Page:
The integrity of the TMB needs to be assured so as to keep commuters safe. It is important to be sure that the bridge does not carry more weight than it was designed to carry, especially during traffic gridlocks. Globally, traffic congestion is rising. And that can be dangerous on bridges. With long queues exceeding the carrying capacity, bridges are prone to the existential risk of sudden collapse. Mississippi River Bridge on an eight-lane, Interstate Road across the Mississippi River in Minneapolis, Minnesota, US, was Minnesota’s third busiest, carrying 140,000 vehicles daily. In 2007, Minneapolis Bridge engineers in Minnesota had carried out inspection of the metal structure. Before they could move to site, the bridge collapsed without warning shortly after 6 pm on August 1, 2007, loaded with rush hour traffic, taking down 111 vehicles, with 13 people dead and 145 injured. On August 14, 2018, in Italy, the Morandi Bridge in the city of Genoa, on the Genoa motorway bridge collapsed, killing at least 22 people, according to an Italian minister, although another source claimed it was 43. Mumbai’s bridge collapse in March, 2019, claimed six lives and injured 31. On April 8, 2020, again in Italy, the Albiano Magra bridge has collapsed in northern Italy, injuring one person.
Should Lagos Island be the only commercial hub in Lagos? Just what happens in case the TMB collapses before any alternative bridge is constructed? What human and economic costs would be entailed? What if Lagos decentralises its economic hub for ease of access, reduction in commuting time and spreading the benefits more widely? What savings would that make in man-hours? What contributions will that make in productivity? Clearly, Lagos is still far from what a modern city or a city of the future should be. Transportation relies mainly on road, with an old railway system operating substandard services.
C40 Cities, a global network of large cities, now covering 96 member cities, have some basic parameters for racing cities on measures aimed at tackling climate change and driving urban action that reduces greenhouse gas emissions and climate risks, while increasing the health, wellbeing and economic opportunities of urban citizens. The body, which disclosed that there are more than 66,000 electric buses on the streets of C40 cities now compared to fewer than 100 in 2010, scored Lagos poorly on a number of indices. It did not recognise Lagos in the area of transportation and urban planning and adaptation. The Sustainable Development Goal 11 focuses on making cities and human settlements inclusive, safe, resilient and sustainable. But failure to meet this goal is partly responsible for the one-sided development the urban Lagos has been experiencing, which also strains the bridge connecting the island and the mainland. The 2030 Goal 11 envisions the provision of access to safe, affordable, accessible and sustainable transport systems for all, improving road safety, notably by expanding public transport, with special attention to the needs of those in vulnerable situations, women, children, persons with disabilities and older persons. To stem the tide of rising inequality, the goal was also intended to ensure, by 2030, access for all to adequate, safe and affordable housing and basic services and to upgrade slums.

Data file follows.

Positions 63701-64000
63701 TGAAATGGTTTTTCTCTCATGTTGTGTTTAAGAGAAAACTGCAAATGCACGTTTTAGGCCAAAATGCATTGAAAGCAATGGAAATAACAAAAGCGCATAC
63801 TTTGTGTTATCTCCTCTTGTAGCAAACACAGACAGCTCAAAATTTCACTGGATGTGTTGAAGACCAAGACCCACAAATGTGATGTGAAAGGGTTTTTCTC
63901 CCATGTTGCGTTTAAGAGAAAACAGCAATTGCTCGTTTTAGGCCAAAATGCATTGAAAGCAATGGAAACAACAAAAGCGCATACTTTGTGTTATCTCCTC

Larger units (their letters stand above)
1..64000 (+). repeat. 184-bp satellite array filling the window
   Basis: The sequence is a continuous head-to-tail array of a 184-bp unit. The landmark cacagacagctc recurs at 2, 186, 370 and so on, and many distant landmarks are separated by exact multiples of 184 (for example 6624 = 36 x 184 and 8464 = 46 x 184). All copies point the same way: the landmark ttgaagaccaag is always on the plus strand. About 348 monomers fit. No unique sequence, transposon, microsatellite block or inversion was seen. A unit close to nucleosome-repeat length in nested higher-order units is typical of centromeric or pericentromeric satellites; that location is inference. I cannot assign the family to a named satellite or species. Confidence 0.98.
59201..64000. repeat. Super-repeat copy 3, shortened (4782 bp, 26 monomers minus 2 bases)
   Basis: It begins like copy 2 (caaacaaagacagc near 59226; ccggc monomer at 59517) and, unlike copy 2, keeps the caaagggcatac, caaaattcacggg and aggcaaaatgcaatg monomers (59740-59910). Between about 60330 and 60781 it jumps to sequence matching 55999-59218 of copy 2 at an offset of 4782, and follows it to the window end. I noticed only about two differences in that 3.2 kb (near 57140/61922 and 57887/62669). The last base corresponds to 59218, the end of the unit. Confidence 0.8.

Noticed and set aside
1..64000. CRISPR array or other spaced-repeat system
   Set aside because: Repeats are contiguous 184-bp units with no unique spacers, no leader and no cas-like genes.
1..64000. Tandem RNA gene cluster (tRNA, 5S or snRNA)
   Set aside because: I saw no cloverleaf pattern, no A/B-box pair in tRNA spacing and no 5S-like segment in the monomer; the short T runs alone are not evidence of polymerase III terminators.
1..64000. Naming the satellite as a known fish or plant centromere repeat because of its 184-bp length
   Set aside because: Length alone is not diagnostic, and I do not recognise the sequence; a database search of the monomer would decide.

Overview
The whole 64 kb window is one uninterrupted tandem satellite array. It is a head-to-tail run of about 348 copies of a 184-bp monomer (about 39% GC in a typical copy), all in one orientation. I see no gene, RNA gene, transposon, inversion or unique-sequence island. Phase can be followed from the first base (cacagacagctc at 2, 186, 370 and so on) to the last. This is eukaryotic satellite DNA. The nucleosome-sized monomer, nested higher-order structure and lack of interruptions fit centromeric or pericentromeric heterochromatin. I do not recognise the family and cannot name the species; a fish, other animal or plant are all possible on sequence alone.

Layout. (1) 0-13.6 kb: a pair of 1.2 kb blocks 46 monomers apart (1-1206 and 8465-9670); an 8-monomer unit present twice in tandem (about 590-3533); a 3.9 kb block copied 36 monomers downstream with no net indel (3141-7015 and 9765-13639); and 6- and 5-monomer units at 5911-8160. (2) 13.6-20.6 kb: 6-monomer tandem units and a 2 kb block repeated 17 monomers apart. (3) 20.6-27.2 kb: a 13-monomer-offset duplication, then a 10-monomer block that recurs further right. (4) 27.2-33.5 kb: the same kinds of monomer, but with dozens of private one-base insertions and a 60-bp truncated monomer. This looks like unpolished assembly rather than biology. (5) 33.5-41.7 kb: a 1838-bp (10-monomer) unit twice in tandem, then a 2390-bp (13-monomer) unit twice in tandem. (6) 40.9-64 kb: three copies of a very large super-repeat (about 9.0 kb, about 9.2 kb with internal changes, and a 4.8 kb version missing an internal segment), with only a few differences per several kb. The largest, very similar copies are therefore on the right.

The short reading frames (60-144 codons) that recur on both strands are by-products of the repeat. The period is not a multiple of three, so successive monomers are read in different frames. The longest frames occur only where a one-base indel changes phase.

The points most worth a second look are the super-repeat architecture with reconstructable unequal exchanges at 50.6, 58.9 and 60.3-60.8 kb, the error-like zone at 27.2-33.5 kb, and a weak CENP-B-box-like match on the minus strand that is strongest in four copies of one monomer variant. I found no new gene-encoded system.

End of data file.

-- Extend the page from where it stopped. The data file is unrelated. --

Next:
Considering the concentration of the Lagos business hub in the island, it is important to evolve urban development policies – built in response to traffic – to decentralise such hubs to reduce the stress in transit and manage the travel time within acceptable limits. Rather than spending heavily in developing any island through sand filling and keep attracting a mass of population from far-flung areas of Lagos daily, the economics of developing the suburbs will make the latter more attractive, more sensible and sustainable. The longevity of the Third Mainland Bridge (TMB) and any other bridge would be better and the lives of road and bridge users will be safe.
Frontpage February 27, 2019